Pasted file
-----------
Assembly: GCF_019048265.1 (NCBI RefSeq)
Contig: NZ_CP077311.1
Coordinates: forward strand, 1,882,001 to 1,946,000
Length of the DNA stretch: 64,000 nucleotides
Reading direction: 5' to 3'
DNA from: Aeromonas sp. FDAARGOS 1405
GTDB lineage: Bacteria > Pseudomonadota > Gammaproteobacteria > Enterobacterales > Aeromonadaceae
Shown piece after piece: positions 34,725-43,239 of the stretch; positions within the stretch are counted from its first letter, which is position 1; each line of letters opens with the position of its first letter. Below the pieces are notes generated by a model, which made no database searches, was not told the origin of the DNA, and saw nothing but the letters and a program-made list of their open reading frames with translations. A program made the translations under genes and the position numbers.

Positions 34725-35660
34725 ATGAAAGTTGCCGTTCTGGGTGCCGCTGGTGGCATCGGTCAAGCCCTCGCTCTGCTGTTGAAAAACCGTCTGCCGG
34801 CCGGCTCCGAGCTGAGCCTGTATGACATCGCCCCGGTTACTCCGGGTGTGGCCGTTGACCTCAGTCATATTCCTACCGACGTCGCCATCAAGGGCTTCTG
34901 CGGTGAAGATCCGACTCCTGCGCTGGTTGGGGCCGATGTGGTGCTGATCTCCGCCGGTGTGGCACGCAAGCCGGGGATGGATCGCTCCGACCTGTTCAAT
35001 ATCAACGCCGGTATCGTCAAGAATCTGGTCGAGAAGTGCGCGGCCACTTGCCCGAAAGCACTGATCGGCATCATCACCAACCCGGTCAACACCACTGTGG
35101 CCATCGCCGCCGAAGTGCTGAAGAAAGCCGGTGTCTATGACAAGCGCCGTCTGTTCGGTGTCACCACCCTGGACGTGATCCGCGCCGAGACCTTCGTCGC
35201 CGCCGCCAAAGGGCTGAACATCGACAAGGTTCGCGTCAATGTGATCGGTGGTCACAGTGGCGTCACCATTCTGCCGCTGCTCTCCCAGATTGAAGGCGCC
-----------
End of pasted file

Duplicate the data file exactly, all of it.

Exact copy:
Assembly: GCF_019048265.1 (NCBI RefSeq)
Contig: NZ_CP077311.1
Coordinates: forward strand, 1,882,001 to 1,946,000
Length of the DNA stretch: 64,000 nucleotides
Reading direction: 5' to 3'
DNA from: Aeromonas sp. FDAARGOS 1405
GTDB lineage: Bacteria > Pseudomonadota > Gammaproteobacteria > Enterobacterales > Aeromonadaceae
Shown piece after piece: positions 34,725-43,239 of the stretch; positions within the stretch are counted from its first letter, which is position 1; each line of letters opens with the position of its first letter. Below the pieces are notes generated by a model, which made no database searches, was not told the origin of the DNA, and saw nothing but the letters and a program-made list of their open reading frames with translations. A program made the translations under genes and the position numbers.

Positions 34725-35660
34725 ATGAAAGTTGCCGTTCTGGGTGCCGCTGGTGGCATCGGTCAAGCCCTCGCTCTGCTGTTGAAAAACCGTCTGCCGG
34801 CCGGCTCCGAGCTGAGCCTGTATGACATCGCCCCGGTTACTCCGGGTGTGGCCGTTGACCTCAGTCATATTCCTACCGACGTCGCCATCAAGGGCTTCTG
34901 CGGTGAAGATCCGACTCCTGCGCTGGTTGGGGCCGATGTGGTGCTGATCTCCGCCGGTGTGGCACGCAAGCCGGGGATGGATCGCTCCGACCTGTTCAAT
35001 ATCAACGCCGGTATCGTCAAGAATCTGGTCGAGAAGTGCGCGGCCACTTGCCCGAAAGCACTGATCGGCATCATCACCAACCCGGTCAACACCACTGTGG
35101 CCATCGCCGCCGAAGTGCTGAAGAAAGCCGGTGTCTATGACAAGCGCCGTCTGTTCGGTGTCACCACCCTGGACGTGATCCGCGCCGAGACCTTCGTCGC
35201 CGCCGCCAAAGGGCTGAACATCGACAAGGTTCGCGTCAATGTGATCGGTGGTCACAGTGGCGTCACCATTCTGCCGCTGCTCTCCCAGATTGAAGGCGCC